FIG. 4 is an opened view of a dispensing device for illustrating the internal structure of the dispensing system comprising an inside wall and an outside wall surrounding a lumen containing a heat sensitive composition and an expandable driving member;
FIG. 5 is a side view of a dispensing device designed and adapted for use as an implant for administering a drug at a controlled rate to an animal tissue over a prolonged period of time; and
FIGS. 6, 7, 8 and 9 depict laminates useful for manufacturing the dispensing device provided by the invention.
In the drawing figures and in the specification, like parts in related figures are identified by like parts. The terms appearing earlier in the specification and in the description figures, as well as embodiments thereof, are further detailed elsewhere in the disclosure.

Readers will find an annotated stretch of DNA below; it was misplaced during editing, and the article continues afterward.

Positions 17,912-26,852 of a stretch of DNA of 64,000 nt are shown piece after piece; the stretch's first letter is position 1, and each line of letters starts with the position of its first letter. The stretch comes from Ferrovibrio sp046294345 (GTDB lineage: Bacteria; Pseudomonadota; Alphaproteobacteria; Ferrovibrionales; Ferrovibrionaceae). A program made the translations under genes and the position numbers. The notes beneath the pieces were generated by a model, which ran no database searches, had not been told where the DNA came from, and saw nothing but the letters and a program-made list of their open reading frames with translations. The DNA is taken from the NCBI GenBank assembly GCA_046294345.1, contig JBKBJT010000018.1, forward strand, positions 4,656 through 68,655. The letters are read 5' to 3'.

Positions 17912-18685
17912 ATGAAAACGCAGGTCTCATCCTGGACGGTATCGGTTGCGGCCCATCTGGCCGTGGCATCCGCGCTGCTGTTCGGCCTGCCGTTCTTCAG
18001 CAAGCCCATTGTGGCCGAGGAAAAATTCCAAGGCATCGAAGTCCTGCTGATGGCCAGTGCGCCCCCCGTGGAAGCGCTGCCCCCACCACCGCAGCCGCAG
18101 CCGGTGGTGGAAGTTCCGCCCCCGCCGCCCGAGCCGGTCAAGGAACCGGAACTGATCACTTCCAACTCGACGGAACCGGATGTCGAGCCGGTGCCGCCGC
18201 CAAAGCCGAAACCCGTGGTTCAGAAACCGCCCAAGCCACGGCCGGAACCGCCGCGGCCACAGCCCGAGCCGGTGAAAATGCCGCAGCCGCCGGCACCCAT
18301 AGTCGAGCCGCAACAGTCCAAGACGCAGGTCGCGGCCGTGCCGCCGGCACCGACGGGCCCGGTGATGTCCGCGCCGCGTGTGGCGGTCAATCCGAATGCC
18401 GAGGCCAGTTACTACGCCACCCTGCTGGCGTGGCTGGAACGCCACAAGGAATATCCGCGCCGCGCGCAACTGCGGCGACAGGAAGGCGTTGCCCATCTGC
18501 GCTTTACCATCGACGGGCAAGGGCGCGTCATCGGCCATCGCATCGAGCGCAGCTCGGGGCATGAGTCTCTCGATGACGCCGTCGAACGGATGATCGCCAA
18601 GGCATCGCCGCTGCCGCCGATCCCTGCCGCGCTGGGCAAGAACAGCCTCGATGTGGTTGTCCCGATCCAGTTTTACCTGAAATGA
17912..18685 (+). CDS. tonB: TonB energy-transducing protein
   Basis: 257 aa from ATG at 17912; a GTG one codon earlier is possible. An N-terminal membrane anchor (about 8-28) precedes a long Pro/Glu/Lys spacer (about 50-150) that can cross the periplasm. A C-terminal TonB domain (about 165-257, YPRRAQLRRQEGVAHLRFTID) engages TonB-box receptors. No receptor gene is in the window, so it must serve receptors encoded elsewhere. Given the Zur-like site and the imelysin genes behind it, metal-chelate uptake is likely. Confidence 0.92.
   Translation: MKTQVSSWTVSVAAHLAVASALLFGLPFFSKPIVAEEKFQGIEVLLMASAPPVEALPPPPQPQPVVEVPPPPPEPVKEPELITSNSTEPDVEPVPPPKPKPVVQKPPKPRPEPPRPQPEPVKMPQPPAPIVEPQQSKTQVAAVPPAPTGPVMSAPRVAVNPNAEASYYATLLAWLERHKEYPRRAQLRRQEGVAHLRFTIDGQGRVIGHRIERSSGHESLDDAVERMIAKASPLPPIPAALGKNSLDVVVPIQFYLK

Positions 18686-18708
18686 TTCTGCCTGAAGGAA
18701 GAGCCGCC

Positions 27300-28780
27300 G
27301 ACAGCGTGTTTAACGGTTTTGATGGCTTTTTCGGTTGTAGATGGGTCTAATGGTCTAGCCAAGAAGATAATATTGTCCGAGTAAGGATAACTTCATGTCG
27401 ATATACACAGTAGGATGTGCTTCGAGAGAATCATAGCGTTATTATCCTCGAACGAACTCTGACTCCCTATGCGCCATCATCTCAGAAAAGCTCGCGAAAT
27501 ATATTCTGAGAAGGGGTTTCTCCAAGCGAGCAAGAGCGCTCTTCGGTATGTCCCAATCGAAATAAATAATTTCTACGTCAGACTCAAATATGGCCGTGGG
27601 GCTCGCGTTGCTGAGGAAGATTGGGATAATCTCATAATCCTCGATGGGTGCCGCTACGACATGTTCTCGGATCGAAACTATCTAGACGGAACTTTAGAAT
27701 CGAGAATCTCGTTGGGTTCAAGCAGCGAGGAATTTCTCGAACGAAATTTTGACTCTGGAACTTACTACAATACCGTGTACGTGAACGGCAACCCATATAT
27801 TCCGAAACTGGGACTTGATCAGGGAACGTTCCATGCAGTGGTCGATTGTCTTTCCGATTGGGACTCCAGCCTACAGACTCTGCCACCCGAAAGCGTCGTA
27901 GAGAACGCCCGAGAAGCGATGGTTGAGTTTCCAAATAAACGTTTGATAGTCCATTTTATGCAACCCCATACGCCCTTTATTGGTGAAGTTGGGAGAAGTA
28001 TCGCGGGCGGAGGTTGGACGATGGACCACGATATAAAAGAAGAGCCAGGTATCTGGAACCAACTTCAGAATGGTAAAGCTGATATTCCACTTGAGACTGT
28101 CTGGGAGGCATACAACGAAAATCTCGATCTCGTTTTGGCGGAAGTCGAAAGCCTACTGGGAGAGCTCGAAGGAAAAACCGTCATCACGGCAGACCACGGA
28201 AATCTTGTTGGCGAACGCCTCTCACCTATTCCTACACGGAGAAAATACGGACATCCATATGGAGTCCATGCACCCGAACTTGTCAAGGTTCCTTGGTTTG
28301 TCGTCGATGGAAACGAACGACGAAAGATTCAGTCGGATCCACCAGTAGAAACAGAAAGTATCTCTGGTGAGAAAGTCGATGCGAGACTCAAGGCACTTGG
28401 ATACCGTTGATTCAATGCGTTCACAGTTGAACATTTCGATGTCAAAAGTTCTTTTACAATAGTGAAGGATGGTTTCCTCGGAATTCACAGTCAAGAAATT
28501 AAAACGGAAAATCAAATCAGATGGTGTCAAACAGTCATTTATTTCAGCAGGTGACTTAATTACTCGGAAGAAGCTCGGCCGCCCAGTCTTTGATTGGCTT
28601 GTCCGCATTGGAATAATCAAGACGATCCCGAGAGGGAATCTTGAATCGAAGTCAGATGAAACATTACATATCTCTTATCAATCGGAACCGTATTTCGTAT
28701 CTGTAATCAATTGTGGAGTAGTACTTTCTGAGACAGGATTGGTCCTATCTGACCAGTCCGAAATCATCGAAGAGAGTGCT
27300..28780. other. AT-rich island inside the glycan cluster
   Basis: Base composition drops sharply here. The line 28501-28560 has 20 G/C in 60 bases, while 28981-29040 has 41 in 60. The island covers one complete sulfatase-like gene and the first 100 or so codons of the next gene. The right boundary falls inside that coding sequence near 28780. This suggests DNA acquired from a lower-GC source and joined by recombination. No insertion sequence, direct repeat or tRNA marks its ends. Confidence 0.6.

Turning now to the drawing figures in detail, which are examples of various delivery devices provided by the invention and which examples are not to be construed as limiting, one example of a delivery device is seen in FIG. 1. In FIG. 1, delivery device 10 is seen comprising a body member 11 having a wall 12 that surrounds and forms a compartment, not seen in FIG. 1. Delivery device 10 is provided with a means 13 in wall 12 for releasing a beneficial agent from delivery device 10 to the environment of use over time.